Cal downplays his similarity to Taylor for the probable reason that Taylor hasn’t always been viewed fondly through the lens of history. I tend to be of the view that Taylor was unfairly vilified, so I tend to see the comparison more favorably. Still, I think even if you were a critic of Taylor’s time studies of productivity (where he would sit next to factory workers with a stopwatch to find out optimal movements and productivity levels), the critique largely wouldn’t apply to Cal. What’s being suggested isn’t turning us into maximally-efficient automatons, but taming the hive mind so we can actually get our work done in peace.
Via this comparison, however, we can see that Cal sees our current working setup as being akin to the pre-Taylor world of manufacturing. One in which production processes were ad-hoc and disorganized and productivity was abysmal. Following Taylor, Drucker notes, manufacturing productivity increased fifty-fold, so we can see how far Cal thinks we are from the productivity frontier.
Unintended Consequences of Technology
A recurring theme of A World Without Email is that technology isn’t neutral. Email didn’t just arrive in workplaces as a more efficient way of sending letters. Instead, it radically changed what messages were sent and, ultimately, how we performed our jobs.
This is a theme that runs through Cal’s earlier work, Digital Minimalism and his long-standing critiques of social media. Adding the “Like” button to Facebook was originally intended to declutter comment spaces, preventing redundant “Nice!” or “Cool!” in response to photos. But the consequences were extreme, suddenly allowing the services to provide the steady drip of social approval humans crave.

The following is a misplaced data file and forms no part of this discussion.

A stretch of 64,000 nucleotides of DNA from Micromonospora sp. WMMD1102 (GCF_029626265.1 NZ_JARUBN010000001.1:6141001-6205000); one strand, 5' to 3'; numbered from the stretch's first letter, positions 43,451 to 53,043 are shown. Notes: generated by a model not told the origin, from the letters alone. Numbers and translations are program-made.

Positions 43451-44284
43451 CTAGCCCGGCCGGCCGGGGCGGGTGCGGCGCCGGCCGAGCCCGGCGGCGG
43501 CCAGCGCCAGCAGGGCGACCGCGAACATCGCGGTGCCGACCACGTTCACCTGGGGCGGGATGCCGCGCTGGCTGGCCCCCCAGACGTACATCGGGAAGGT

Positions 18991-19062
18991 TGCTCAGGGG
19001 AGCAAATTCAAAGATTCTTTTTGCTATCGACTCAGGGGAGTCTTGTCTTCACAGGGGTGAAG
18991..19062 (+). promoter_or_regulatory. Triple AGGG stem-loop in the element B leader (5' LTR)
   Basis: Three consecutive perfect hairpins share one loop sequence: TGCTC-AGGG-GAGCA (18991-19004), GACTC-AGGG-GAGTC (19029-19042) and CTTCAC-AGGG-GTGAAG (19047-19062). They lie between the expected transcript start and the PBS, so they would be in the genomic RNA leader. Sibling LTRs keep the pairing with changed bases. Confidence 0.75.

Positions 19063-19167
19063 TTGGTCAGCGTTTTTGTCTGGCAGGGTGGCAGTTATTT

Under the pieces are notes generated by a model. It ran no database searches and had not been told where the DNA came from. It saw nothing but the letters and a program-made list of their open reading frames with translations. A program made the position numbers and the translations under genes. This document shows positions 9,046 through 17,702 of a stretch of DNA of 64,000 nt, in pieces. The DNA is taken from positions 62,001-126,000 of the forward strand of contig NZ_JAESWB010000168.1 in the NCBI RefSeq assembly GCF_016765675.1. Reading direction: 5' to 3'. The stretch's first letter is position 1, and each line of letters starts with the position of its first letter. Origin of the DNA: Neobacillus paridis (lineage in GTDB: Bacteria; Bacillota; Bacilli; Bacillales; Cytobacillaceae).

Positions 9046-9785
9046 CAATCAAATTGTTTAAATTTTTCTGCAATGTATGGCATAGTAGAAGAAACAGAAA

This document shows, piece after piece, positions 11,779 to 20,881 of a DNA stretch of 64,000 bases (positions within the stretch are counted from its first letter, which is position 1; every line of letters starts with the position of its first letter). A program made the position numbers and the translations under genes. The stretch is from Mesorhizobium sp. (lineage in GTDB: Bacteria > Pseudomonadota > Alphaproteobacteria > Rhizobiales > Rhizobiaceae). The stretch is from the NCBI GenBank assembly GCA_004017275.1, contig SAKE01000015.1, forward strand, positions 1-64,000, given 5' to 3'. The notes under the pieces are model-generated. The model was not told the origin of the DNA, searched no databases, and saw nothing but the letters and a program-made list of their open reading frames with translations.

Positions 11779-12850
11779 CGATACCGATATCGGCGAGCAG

The problem, as Cal sees it, is that once you decide on email as the primary vehicle for collaborating with coworkers, you unavoidably slip into workflows that involve checking your inbox for new messages every three minutes. Cal’s addition to Marshall McLuhan’s “the medium is the message” might be interpreted as “the technology is the workflow.”
I particularly enjoyed this book because it made much heavier use of Cal’s computer science background. Claude Shannon, information theory, asynchronous communication channels and Nash equilibria are woven into Cal’s arguments. Computer science references aren’t typically what people are looking for in a book like this, but it was nice to see Cal leaning on his academic expertise.
What’s the Solution?
Cal’s suggestions are less radical than the title of the book. While Cal avoids making one-size-fits-all recommendations, his general approach is to replace the free-form ad-hoc collaborative style enabled by email with much more structured processes.
Cal writes fondly of tools like Asana and Trello, which can help get tasks off of email and onto more organized project boards. Discussion, then, becomes something you tune into when you’re ready to work on that task, not something that constantly interrupts unrelated work. Programming productivity paradigms like scrum and agile development also feature strongly, as the more disciplined communication habits have already shown dividends there.
The world Cal wants to envision doesn’t seem to do away with email entirely, but rather is one where email isn’t the main tool for getting your work done. That’s a vision I can wholeheartedly endorse.